Support Hyperallergic’s independent arts journalism.
Books were a major part of Italian artist and designer Bruno Munari’s seven-decade career, and now one of his elegant publications is available in a new English edition. First released in 1956 as Nella notte buia, the translated In the Darkness of the Night is published by Princeton Architectural Press, with all its mixed media details in place.
The 60 pages of the slim hardcover take readers on a journey through three stages, from night to morning to a liminal cave space. Princeton Architectural Press also recently released a compilation of Munari’s Square, Circle, and Triangle books, which explore the visual history of shapes, and In the Darkness of the Night likewise respects his original design. A variety of paper stocks, as well as cut-outs and a careful selection of color, add to the mood of each stage.
First there is a blue cat leaping across a black page, and a pinhole to a yellow hue accompanied with the words “a little light.” Then, after following the cat, and people attempting to reach the mysterious canary orb with a ladder, a series of translucent pages transport the narrative to a meadow at dawn. There, grasshoppers, snails, a rhinoceros beetle, and centipede make their way over the green grass, before the serene scene is interrupted with a dead bird swarmed with ants. The final section burrows into a cave filled with ancient bones and stalactites, the thicker gray paper bored through with cut outs. Finally, the pages turn again to night.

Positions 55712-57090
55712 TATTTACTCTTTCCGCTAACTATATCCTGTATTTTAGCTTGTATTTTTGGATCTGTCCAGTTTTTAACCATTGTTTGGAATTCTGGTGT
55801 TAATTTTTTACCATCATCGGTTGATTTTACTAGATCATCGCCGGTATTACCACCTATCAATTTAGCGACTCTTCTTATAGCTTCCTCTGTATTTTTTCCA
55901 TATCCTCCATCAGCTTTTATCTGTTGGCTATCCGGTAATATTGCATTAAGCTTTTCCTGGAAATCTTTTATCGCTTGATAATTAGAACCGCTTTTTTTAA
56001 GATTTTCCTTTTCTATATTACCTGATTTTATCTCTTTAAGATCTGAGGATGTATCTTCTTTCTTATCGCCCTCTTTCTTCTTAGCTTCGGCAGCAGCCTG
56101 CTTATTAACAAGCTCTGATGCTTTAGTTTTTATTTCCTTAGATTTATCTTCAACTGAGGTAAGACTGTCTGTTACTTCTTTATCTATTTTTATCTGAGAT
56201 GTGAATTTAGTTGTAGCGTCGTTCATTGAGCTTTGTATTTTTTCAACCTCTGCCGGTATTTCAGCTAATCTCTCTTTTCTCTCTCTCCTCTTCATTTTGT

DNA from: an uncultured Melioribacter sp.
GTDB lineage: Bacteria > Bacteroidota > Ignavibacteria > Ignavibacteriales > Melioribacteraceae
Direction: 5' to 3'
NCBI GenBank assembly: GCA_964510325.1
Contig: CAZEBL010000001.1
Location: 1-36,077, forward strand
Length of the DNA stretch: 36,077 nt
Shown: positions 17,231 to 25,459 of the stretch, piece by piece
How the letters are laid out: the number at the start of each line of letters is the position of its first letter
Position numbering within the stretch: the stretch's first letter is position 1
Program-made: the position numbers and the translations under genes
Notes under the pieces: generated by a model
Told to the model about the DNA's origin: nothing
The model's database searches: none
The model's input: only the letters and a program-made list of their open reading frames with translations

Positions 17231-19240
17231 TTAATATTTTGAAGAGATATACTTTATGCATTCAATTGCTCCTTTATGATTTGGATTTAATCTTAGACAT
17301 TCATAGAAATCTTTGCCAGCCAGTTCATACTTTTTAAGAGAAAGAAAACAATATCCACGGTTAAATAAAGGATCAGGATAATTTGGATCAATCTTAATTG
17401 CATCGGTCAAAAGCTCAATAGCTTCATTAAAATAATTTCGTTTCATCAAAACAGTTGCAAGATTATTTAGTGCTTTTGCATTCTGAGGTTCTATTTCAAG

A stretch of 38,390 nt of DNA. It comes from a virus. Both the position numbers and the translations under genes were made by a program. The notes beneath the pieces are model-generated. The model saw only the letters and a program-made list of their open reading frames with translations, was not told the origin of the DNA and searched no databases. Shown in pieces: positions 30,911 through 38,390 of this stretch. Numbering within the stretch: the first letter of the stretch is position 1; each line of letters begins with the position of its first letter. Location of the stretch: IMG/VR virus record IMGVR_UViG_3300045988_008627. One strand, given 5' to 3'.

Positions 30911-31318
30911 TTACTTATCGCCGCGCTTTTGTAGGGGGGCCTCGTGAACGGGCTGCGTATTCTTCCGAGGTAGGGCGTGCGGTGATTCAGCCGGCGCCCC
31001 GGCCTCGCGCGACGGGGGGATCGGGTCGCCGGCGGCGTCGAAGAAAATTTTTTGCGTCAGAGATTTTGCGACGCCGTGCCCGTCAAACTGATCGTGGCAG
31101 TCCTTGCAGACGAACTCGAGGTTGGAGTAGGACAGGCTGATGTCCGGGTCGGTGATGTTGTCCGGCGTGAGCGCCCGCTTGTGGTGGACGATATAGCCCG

Munari, who died in 1998, created books for both adults and children, and In the Darkness of the Night could fit either audience. As he told Notiziario Arte Contemporanea in 1971, “When you talk to somebody — either a child or an adult — you have to start with the world they know. Then you can take them somewhere else using their imagination.”
Tanega’s approach to mark-making comes across as stream of consciousness, as if she’s engaged in a conversation with herself.
Starting Monday, readers can borrow one of 50 rare and out-of-print titles, mailed to them completely free of charge, from Saint Heron Library.
Hear from Holly Jean Buck, Carolina Caycedo and David de Rozas, Simon Denny, Elizabeth Hoover, Renee Kemp-Rotan, Joseph Kunkel, and more at this free public event.
This is Yuskavage’s great gift, turning upside down our settled ways of thinking and seeing and, with ease, transforming the vulgar and ridiculous into the sublime.
While hardly about the pandemic, or any of the other crises so afflicting us, all are invoked in this exhibition, which is also often tender and profoundly soulful.
EFA Open Studios offers a portal into the creative habitats of over 65 artists working in Manhattan’s longest-running studio program, including Dannielle Tegeder, Wafaa Bilal, Cui Fei, and Anina Major.
51 international publishers and galleries showcase their latest editions in prints and artists’ books at this free public fair, which is fully online this year.
A story about a kidney and the drawing of a knee bring up age-old arguments about plagiarism and appropriation.
A research project tracks every statue of a racist figure that fell last summer — and suggests the possibility of their resurrection is looming.